The Forage Systems Research Center does a variety of research, including exploring forages and best management practices for beef production.
FSRC showcased that research during its annual Field Day on Tuesday, Sept. 13, in Linneus, bringing in nearly 400 attendees for the event.
Along with forages and beef production, the Field Day included looks at several natural resource topics, including pollinators, fish and water quality.
“We really thought the day went well,” Superintendent David Davis said. “We heard a lot of positive comments and felt like we had a lot of great presentations. We were pleased with how everything went.”
Along with producers and landowners, eight high schools brought nearly 300 students to the Field Day.
“It was great to see the kids on the tours and being active in the conversations,” Davis said. “The advisors from each of the high schools said that our talks were quality and the students were interested in each of them.”
Field Day attendees were able to hear about ways to improve pollinator habitat, how drones are used in agriculture and how FSRC’s weather station works.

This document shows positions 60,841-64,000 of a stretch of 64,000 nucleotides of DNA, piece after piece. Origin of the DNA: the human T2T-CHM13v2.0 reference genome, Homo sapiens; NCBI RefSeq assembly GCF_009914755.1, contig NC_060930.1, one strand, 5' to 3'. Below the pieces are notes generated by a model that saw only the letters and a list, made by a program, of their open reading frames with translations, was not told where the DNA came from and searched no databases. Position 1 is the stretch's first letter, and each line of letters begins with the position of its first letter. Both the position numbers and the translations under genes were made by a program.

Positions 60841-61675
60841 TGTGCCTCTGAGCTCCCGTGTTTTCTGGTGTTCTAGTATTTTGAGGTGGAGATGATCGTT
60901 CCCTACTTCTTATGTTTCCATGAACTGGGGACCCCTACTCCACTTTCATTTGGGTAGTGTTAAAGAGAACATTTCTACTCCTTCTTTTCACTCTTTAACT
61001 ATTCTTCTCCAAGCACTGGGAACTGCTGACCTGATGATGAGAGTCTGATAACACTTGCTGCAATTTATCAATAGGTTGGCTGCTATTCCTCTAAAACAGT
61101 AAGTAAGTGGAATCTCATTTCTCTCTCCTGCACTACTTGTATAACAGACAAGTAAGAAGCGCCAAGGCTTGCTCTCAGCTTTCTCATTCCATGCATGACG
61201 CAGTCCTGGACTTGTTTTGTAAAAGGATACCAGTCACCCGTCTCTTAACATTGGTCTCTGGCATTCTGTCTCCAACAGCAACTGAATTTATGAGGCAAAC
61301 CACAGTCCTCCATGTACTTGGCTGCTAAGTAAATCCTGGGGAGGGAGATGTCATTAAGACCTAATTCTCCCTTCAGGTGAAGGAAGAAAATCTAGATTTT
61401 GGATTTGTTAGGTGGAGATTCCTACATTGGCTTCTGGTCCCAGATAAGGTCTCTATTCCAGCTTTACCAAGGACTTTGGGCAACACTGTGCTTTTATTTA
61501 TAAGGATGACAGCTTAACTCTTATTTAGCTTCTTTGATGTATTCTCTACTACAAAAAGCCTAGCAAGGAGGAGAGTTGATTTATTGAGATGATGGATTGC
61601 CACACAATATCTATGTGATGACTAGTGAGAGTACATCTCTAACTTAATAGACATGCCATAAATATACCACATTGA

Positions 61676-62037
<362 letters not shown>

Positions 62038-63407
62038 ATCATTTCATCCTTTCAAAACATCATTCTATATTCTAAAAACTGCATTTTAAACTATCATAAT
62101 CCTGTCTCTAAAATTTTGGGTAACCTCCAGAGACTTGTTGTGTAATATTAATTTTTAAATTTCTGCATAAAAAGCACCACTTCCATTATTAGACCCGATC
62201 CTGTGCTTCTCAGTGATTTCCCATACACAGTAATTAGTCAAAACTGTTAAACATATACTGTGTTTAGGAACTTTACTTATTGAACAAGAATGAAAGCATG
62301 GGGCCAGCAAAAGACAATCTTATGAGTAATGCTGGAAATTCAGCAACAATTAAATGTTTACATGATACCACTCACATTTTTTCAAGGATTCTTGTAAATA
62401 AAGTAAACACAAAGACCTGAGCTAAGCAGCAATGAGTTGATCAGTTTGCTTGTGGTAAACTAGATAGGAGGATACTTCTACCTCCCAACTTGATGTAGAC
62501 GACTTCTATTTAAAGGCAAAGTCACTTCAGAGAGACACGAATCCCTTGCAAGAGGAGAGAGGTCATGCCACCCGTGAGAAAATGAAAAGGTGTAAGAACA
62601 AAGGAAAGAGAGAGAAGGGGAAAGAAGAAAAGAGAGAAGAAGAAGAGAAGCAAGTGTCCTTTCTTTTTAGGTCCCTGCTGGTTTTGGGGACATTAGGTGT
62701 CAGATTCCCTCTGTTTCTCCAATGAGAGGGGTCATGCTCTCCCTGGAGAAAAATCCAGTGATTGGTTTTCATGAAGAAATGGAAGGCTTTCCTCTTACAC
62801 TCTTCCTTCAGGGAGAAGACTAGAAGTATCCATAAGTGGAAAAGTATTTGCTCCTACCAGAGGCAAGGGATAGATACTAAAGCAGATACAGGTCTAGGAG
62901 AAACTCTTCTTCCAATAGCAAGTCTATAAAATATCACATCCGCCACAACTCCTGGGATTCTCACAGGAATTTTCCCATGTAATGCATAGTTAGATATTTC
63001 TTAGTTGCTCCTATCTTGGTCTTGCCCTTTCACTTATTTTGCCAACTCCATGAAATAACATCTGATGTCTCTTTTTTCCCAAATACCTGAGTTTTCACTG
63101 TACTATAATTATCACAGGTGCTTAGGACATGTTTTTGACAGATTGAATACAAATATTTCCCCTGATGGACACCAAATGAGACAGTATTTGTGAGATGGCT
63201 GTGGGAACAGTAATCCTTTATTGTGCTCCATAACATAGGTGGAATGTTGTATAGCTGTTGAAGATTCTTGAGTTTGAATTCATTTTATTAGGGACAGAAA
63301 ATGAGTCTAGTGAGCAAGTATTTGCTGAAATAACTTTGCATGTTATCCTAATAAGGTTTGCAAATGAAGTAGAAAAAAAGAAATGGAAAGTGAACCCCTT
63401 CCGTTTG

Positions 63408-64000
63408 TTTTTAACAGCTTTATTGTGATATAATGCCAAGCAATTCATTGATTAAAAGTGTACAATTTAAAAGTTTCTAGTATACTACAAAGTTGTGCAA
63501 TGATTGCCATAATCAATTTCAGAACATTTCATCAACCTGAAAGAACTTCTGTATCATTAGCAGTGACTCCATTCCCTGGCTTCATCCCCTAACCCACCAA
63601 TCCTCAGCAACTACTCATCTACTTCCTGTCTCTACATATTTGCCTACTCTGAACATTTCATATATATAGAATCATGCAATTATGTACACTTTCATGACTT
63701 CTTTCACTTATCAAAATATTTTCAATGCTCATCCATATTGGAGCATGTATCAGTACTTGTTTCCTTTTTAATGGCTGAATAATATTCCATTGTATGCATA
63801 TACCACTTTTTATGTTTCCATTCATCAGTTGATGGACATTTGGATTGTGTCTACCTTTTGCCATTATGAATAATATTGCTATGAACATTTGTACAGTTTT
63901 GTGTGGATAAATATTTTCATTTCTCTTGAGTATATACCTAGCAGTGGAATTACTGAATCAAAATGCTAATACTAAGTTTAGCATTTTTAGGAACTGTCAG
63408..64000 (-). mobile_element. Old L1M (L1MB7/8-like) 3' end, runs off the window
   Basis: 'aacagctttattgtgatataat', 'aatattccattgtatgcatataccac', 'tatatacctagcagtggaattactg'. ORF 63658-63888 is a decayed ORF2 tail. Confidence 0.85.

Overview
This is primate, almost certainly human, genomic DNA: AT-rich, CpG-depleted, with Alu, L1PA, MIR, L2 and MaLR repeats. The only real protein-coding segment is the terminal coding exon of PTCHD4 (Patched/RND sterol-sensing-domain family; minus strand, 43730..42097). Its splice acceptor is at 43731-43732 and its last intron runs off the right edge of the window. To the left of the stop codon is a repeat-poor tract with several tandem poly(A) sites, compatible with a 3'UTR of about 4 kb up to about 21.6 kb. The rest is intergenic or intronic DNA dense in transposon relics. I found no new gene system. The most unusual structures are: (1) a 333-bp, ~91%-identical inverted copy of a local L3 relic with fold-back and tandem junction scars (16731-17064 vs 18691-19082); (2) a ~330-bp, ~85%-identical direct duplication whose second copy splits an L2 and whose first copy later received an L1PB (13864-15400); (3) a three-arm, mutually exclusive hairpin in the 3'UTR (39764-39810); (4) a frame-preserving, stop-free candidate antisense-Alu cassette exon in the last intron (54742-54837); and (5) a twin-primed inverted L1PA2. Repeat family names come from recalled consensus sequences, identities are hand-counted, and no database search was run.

“We wanted to change things up a little bit and add a few more topics,” Davis said. “A lot of people think all we do is forage research and beef production research. We wanted to dive into all of the research that we’re conducting.”
FSRC farm worker Aaron Palmer also described his experience with raising fish in a cage culture. Palmer talked about the challenges of fish farming.
“This presentation had quite a bit of interest,” Davis said. “It was one of the draws for our Field Day, and several attendees asked about it when they arrived. A lot of landowners have ponds, so it was interesting to hear about another way to utilize those ponds.
“I thought Aaron did a great job of showing how much work it takes to raise fish in this type of culture. He was honest and gave his personal experience, which is what we want our speakers to do.”
Jeff Sparks, from the Brookfield Veterinary Clinic, is a local vet who showed how to perform cattle ultrasounds. Clay Creech, a conservation agent with the Missouri Department of Conservation, explained how to control pond pests.
“We were happy that Jeff and Clay were able to take time out of their day and speak,” Davis said. “They both brought some new information to our Field Day that we haven’t had before.”
For a closer look at the Forage Systems Research Center Field Day, visit flickr.com/photos/cafnr/albums/72157673772085306.